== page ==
The theme of this year’s Olympiad is Kafkaesque Kreatures, taking inspiration from the animal stories by Franz Kafka (1883-1924), who gave the German and English languages the word kafkaesk / Kafkaesque to describe a weird, disturbing experience.
There are three Round 2 tasks to choose from this year, with exciting cash prizes for the winners of each task:
Oxford German Network Task
The White Rose Prize: Einen Brief schreiben
Camden House Book Proposal
Winners and runners-up will be invited to a prize-giving ceremony at the Bodleian Library, University of Oxford, in June 2024.
Further details about the tasks and the competition in general can be found here. The deadline for all entries is 7 March 2024at 12 noon.
students may enter only one of the three Round 2 tasks
there are age restrictions for each task
Round 1 and Round 2 of the Olympiad are separate competitions. Students may enter both, but do not need to have entered Round 1 in order to enter Round 2.
There’s also still time to enter Round 1! Find details here.
The Oxford German Network have launched the 12th edition of its annual Olympiad Competition! The competition will run between now and March 2024 with winners being announced in June.
2024 theme: Kafkaesque Kreatures
This year’s competition is all about animals – but from perspectives with a difference. The tasks take inspiration from the animal stories by Franz Kafka (1883-1924), who gave the German and English languages the word kafkaesk / Kafkaesque to describe a weird, disturbing experience. Imagine waking up one morning and finding you’ve turned into a beetle. Or that you’re an animal living in a burrow, worrying about your animal enemies up above. But the animal perspectives aren’t all about weirdness – Kafka was a vegetarian. And his story about the ape Rotpeter shows deep concerns about how humans treat animals.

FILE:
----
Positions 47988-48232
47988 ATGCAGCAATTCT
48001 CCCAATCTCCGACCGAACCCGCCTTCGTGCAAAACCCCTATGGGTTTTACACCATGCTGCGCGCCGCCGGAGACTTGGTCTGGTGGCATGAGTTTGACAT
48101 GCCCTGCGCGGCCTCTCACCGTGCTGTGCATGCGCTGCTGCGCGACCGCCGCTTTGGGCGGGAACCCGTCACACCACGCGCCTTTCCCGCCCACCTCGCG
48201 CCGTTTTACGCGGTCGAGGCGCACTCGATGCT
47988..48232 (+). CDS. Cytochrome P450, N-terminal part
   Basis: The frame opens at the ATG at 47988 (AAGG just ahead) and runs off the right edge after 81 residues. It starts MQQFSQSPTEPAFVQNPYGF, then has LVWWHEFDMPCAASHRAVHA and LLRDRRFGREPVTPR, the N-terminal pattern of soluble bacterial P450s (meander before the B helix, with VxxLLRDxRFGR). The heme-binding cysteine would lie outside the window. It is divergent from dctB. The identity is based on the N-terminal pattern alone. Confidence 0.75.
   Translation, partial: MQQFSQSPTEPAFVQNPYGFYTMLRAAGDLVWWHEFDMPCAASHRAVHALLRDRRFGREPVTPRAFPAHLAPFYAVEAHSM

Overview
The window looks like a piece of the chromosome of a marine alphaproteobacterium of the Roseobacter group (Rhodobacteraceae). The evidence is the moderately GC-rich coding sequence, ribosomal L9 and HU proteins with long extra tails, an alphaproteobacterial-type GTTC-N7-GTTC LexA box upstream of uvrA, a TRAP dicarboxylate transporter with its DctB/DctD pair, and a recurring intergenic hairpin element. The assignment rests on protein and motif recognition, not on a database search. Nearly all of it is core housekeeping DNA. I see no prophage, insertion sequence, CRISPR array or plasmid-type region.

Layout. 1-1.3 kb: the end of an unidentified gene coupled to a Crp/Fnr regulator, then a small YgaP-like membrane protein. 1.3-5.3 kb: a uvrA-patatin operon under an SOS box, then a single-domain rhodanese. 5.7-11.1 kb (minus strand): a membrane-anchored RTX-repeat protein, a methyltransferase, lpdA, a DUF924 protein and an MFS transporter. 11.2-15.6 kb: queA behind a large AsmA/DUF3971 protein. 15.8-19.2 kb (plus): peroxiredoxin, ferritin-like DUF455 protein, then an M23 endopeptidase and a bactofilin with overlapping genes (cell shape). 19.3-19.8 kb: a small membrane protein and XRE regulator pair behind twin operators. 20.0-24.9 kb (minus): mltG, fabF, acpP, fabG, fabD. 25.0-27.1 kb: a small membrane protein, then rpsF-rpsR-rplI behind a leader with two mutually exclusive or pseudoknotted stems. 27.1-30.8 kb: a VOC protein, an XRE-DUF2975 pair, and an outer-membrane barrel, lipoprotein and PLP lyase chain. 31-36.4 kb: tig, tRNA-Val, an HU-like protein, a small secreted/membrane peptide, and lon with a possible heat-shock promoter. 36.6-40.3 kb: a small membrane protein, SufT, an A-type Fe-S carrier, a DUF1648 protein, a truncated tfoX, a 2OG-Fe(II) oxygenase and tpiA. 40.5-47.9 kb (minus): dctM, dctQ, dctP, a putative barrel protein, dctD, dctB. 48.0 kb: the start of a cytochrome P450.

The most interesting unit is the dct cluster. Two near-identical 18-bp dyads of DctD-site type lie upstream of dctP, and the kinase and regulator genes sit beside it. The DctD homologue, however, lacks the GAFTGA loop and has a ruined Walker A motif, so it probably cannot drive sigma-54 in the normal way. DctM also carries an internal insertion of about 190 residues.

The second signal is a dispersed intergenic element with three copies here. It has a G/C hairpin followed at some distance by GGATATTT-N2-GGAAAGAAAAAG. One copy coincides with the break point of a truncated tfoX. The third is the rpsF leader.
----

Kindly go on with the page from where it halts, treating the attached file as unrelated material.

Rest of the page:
The Competition Tasks
There are a variety of different challenges aimed at pupils in Years 5 and 6 all the way to Years 12 and 13. Some are for individuals to enter, others are aimed at groups. There is even a taster competition for pupils who have never studied German before! From drawing and painting to writing stories and planning conferences, there’s something for everyone! Take a look at the Olympiad website for more details.
Choose one of the tasks appropriate for your age group.
Complete all tasks in German, unless indicated otherwise.
Colleagues at the Oxford German Network have just launched Round 2 of this year’s Oxford German Olympiad; the competition features a choice of creative tasks aimed at school pupils in age groups ranging from Year 10 to Year 13.
Two of the new tasks are sponsored by the White Rose Project, which is investigating the story of the White Rose resistance group. The competition tasks focus on resistance member Sophie Scholl, who would have had her one hundredth birthday in 2021. The third task asks entrants to consider the parallels between the 1920s and 2020s.
There are cash prizes available for the winning entries. Full details of all Oxford German Olympiad competitions are available on the OGN’s website here.